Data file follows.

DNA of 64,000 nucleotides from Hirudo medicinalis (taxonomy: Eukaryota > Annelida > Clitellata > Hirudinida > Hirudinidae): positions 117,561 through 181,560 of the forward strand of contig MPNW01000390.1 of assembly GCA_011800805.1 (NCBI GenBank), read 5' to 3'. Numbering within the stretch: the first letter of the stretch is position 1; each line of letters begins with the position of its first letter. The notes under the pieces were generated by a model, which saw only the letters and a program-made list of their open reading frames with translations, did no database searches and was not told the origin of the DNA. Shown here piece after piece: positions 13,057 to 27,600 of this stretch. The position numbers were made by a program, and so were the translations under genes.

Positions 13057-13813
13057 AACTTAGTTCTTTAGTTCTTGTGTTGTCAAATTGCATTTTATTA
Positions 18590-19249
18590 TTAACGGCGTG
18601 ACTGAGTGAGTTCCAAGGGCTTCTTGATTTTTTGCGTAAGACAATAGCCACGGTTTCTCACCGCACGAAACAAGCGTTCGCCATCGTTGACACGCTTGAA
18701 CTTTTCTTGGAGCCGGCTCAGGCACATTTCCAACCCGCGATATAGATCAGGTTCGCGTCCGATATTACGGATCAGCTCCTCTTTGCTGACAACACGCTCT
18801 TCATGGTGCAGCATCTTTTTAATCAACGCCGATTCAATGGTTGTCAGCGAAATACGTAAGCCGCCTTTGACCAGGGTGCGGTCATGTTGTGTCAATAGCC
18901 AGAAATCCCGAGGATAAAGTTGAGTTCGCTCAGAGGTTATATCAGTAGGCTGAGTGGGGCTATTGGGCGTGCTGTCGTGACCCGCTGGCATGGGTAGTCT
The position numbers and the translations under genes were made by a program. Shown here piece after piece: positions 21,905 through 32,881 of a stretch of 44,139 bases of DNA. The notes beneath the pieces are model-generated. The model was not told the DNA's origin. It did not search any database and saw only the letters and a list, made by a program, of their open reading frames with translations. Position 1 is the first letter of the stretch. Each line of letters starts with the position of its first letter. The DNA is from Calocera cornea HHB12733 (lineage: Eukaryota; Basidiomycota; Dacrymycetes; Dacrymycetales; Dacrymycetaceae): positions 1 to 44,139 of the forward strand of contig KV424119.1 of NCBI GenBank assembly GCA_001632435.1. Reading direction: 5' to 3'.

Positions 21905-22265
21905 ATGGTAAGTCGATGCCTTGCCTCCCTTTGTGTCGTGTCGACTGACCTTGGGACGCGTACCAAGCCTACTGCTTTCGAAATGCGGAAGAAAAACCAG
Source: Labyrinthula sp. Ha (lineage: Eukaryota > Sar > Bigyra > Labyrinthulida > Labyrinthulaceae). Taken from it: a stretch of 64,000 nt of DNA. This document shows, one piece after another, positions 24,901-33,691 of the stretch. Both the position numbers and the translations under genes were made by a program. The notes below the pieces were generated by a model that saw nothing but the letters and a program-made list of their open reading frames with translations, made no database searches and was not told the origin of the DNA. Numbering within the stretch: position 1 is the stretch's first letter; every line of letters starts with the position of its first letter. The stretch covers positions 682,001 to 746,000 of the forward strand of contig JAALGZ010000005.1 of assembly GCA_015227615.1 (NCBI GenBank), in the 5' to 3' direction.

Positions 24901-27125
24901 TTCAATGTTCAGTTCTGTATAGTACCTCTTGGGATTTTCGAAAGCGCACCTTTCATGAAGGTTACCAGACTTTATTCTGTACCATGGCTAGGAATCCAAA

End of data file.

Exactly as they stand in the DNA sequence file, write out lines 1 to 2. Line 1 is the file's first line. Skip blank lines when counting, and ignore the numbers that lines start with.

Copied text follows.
DNA of 64,000 nucleotides from Hirudo medicinalis (taxonomy: Eukaryota > Annelida > Clitellata > Hirudinida > Hirudinidae): positions 117,561 through 181,560 of the forward strand of contig MPNW01000390.1 of assembly GCA_011800805.1 (NCBI GenBank), read 5' to 3'. Numbering within the stretch: the first letter of the stretch is position 1; each line of letters begins with the position of its first letter. The notes under the pieces were generated by a model, which saw only the letters and a program-made list of their open reading frames with translations, did no database searches and was not told the origin of the DNA. Shown here piece after piece: positions 13,057 to 27,600 of this stretch. The position numbers were made by a program, and so were the translations under genes.

Positions 13057-13813